By María Teresa Ronderos
A story with global impact is every reporter's dream. Like the news about the Panama Papers. Stories like these, when the impact of the truth being revealed shakes the reader, are at their best.
In journalistic days, getting the public to pay attention to your story, making it not only believable but also credible and interesting, is tough work. And it's even more difficult in this digital era. Information flows continuously through our electronic devices, such as rivers with muddy water, mixing authentic stories with fake: verified ones; and the gossip.
So if journalists want a chance of winning this battle, keep readers informed of what really happened and why, among the great rubble, they have to not only find good stories, but also. must elevate their story telling to the level of art.
There are numerous examples of finds of this kind around the world. For example: a long tradition of literary journalism, it seems like those of Latin Americans. El Faro in tiny El Salvador has just won the Gabriel Garcia Marques Excellency Award for their touching stories and documentaries. Other organizations, such as Initium, created a data sound project in which average temperatures over the past 131 years in Hong Kong are visualized and played like musical notes.
Others seek to explain and make news easier to understand in a confusing world filled with versions of events. US origin Vox.com tried it with "explainers“In short cards, such as an article about a hacked Hillary Clinton campaign email. The New York Times created The Upshot, with snippets showing how people read the conflicting polls of the US presidential election. In the South, GKillCity from Ecuador tried a similar version of the card, as in the story about the UN human rights recommendation in Ecuador. There are many other tools that make things clearer to the reader: a timeline of history; location maps of events; or even traverse time and place in interactive multimedia like the one created by Kloop in Kyrgyzstan to show how protected forests in the capital Bishkek are disappearing as housing developers expand on loosened rules.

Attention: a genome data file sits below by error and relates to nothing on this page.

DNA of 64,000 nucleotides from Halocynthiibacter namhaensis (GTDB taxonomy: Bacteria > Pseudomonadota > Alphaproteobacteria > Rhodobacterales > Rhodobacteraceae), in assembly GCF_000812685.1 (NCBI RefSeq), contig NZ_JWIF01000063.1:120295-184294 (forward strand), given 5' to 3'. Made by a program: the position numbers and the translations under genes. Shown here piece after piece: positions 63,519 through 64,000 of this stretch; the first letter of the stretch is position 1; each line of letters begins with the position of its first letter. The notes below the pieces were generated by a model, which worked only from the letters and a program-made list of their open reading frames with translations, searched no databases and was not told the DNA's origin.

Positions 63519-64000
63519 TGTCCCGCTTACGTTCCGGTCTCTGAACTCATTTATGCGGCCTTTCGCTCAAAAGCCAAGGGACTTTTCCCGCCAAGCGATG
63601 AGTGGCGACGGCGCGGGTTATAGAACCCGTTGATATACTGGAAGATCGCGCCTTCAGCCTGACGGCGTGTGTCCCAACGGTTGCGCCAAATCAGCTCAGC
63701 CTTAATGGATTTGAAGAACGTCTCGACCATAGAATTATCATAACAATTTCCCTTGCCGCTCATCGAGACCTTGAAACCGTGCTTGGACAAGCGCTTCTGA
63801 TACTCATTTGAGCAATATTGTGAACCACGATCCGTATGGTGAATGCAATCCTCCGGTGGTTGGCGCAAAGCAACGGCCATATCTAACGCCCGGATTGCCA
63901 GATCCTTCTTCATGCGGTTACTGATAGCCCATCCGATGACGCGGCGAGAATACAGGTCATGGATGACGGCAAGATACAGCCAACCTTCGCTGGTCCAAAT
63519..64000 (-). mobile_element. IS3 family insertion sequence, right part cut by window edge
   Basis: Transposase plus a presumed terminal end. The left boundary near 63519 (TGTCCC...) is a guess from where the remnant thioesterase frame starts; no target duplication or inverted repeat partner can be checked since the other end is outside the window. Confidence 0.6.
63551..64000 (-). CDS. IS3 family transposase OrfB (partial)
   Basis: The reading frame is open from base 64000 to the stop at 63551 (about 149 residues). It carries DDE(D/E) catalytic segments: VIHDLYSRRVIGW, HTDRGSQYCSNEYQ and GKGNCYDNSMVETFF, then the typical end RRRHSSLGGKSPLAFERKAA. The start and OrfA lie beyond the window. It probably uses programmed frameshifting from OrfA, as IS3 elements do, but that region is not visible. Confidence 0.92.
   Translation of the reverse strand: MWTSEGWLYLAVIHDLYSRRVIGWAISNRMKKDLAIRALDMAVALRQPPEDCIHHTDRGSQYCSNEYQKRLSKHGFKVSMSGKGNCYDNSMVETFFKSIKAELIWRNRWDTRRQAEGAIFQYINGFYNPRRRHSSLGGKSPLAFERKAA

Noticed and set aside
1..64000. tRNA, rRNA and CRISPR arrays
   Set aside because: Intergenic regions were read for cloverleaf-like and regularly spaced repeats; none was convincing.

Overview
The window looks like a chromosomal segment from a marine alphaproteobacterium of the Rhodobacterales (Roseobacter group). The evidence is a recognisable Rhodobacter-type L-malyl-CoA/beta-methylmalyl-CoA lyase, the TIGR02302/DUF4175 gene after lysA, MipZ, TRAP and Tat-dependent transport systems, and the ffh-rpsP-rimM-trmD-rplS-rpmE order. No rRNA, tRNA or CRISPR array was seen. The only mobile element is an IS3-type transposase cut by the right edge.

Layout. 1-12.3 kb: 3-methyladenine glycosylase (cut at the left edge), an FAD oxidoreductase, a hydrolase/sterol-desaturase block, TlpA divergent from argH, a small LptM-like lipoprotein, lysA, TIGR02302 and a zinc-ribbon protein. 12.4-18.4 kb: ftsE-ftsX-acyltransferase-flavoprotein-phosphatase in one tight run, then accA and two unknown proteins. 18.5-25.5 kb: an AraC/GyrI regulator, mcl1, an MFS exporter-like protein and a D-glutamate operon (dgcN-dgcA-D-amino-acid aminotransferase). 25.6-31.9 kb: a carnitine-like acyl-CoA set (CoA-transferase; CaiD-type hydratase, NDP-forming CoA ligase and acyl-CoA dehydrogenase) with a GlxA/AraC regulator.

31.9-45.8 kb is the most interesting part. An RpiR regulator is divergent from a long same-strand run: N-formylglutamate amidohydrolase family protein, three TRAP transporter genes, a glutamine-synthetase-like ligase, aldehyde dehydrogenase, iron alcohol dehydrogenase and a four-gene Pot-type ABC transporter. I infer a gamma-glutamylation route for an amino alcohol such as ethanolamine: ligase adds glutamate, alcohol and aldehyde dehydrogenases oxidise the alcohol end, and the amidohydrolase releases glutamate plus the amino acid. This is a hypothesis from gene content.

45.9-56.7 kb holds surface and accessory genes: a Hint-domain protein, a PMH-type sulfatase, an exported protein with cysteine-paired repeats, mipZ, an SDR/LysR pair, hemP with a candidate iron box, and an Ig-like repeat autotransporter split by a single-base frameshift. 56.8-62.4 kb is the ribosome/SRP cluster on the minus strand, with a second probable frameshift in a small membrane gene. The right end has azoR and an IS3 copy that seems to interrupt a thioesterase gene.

The best way to tell a story is conversation. In the recent coup attempt in Turkey, journalists Medyascope explain to followers they're on a live broadcast on Periscope what's going on and how they understand it, bringing newswriters closer to their audience. News bots are actually a lot of fun, especially for hot topics, like football and elections. Univision put the Purple Bot in the primaries for the parties and the number of fans immediately grew to the thousands. You don't have to be rich or in Silicon Valley to develop a bot.
Two young Spanish businessmen developed politi_bot in the chat application Telegram, and have successfully informed readers about the latest elections in their country.
Bots imply a journalist and a developer sitting together to think about stories: as in art, content and form merge into one concept. The potential for communication and engagement depends on how well the journalist is and developer cooperate. The outcome of this teamwork could be games, such as the one developed by ProPublica in which users not only know about the failure of health services to treat emergency heart attacks in New York City, but also personally feel the patient's anger; or as Caixin coined, where users help a mayor in a Chinese city reduce pollution. These games can say a lot more about what is happening in your part of the world than many other editorials.